Fig. 3 illustrates a temporarily mounted filling plug mounted in a fuel tank.

Referring to Fig.1, there is illustrated an auxiliary tank III in which a fuel pump I I is mounted.

with a stop member 2% and spaced above the member 24 to permit grasping same is a handle 25 that is also affixed to the shaft 22. At the lower end of shaft 22 there is a disc 26 which may be integral with the shaft 22 or may be secured thereto. The disc 26 is'provided with a plurality of apertures Z'I. A disc 28 is mounted about the shaft 22 and is free to move in a longitudinal direction. 7 At the lower end of the tube I8 a number of openings or notches 3S are provided and slightly above said notches a small rim 3I- may be provided in the shell is so that a locking ring 32 may be snapped into the rim 3|. Spaced slightly above the locking ring 32 is a permanent circular disc 33 affixed to the tube It. Between the disc 33 and the locking ring 352 there is a screen 34, The disc 33 is p-rovided' with a plurality of apertures 35. The disc 33 is also provided with a central stub shaft 35 on which a disc 3'. is mounted so that it may move in a longitudinal direction and is stopped in one direction by the disc 33 and in the other direction by a stop member 38 on the end of the shaft 35.

It is apparent in operation that pump it may be operated by forcing the handle 25 downward so that disc 26 will reach the lowermost end of its stroke abutting member 38. During the downward movement through the fluid in tank 58, which is also within the tubular member I8, the apertures 2? permit the fluid to pass there-through lifting disc 28. Any pressure that may be developed by the downward movement of disc 25 will not force the fluid from the inner chamber of tube I8 as the slightest pressure downward would force the disc 3? to seat against disc 33 acting as a check valve. Thus, when the handle 25 has reached the lower end of its. stroke it is ready to be lifted and move upwardly. As soon as it moves upwardly the disc 28, due to the column of fluid resting thereon, acts as a check valve closing the apertures 21 of the disc 25. Thus, the column of fluid will be forced through the outlet port l2 and tube I3 to the filling plug l5 which in operation would be mounted, as illustrated in Fig. 3, so the handle 25 may be moved back and forth in its normal strokes to force fluid from the tank l0, through the flexible tube l3 and the filling plug [5 into an engine tank, as illustrated in Fig. 3. When the filling plug is not mounted in an engine tank it may be clipped by means of the bracket I4 to the tube [8 which is the main barrel of the pump I I. This holds it securely and in a ready accessible position for a subsequent filling operation.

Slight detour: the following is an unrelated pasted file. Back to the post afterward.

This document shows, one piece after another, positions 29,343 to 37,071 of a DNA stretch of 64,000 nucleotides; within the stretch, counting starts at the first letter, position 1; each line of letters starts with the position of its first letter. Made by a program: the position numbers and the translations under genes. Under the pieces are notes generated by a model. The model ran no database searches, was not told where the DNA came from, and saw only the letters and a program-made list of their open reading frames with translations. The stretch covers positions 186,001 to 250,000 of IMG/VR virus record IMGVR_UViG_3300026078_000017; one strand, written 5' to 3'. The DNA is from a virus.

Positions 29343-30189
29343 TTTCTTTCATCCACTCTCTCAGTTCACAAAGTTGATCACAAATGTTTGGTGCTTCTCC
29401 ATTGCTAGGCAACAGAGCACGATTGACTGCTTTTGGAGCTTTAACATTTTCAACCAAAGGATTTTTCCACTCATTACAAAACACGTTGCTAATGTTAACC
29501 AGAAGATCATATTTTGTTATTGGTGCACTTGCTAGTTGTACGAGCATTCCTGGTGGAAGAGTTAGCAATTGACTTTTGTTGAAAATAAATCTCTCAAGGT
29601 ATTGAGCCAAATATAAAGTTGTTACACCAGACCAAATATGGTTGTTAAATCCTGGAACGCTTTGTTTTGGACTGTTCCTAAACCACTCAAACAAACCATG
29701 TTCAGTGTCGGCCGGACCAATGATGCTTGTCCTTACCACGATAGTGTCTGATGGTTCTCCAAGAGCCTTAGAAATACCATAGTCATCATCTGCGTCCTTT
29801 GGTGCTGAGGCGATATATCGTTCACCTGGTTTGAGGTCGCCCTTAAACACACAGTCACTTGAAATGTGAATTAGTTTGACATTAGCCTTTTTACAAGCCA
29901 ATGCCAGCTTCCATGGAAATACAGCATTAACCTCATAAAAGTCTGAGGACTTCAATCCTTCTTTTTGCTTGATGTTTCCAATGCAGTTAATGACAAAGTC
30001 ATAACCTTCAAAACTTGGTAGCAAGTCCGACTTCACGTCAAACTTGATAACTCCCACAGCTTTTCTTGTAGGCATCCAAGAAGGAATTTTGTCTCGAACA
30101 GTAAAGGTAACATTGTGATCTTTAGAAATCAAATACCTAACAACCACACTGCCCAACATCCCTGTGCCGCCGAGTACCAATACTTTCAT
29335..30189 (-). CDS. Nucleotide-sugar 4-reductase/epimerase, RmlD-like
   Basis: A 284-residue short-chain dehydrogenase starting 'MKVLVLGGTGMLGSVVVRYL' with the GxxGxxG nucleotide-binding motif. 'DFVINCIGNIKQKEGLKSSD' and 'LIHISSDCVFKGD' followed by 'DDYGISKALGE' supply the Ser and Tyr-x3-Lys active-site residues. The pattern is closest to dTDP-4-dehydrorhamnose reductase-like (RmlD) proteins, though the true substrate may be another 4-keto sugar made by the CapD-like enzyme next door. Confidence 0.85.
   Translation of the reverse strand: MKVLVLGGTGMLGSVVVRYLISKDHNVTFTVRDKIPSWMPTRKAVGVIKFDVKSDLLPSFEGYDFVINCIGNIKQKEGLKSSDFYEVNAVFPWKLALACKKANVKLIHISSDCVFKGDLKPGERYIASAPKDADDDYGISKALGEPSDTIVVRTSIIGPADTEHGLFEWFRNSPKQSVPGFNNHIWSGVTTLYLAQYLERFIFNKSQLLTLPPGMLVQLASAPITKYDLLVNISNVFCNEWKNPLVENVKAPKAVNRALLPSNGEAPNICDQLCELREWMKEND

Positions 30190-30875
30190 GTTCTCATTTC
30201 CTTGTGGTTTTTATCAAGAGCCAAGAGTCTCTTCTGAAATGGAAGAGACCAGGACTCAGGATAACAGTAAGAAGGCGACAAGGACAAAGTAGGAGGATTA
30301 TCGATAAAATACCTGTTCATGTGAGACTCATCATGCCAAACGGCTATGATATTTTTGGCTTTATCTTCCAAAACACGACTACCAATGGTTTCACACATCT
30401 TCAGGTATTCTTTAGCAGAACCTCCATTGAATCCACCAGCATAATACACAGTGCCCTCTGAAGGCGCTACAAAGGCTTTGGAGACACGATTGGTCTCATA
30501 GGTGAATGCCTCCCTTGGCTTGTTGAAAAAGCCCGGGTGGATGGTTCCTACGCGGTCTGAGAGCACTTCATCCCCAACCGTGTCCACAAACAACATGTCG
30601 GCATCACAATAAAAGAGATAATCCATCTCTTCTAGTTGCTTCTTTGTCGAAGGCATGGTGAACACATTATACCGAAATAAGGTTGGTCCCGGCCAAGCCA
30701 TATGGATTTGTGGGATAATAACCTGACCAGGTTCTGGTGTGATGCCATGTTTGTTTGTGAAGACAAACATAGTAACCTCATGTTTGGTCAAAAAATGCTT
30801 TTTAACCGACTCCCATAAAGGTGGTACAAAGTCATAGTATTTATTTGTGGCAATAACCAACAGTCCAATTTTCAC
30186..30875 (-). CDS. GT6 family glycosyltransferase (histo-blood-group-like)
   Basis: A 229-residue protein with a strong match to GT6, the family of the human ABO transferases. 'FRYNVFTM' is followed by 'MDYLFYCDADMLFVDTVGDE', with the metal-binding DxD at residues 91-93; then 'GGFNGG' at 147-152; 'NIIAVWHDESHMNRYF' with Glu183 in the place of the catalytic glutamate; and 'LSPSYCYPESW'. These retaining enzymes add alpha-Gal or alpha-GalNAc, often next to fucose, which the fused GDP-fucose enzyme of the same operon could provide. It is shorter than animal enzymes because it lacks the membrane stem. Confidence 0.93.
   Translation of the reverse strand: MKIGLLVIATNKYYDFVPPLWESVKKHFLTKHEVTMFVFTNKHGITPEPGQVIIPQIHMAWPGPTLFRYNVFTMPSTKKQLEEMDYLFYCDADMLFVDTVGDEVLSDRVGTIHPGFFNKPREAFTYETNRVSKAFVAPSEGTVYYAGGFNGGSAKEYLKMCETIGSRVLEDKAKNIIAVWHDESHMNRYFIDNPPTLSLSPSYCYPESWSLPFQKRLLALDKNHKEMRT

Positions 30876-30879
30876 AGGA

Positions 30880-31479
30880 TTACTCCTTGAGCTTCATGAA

Referring to Fig. 3, the filling plug |5A is illustrated as mounted in a tank 50. The filling plug l5A is comprised of an outer tube 5| and an inner.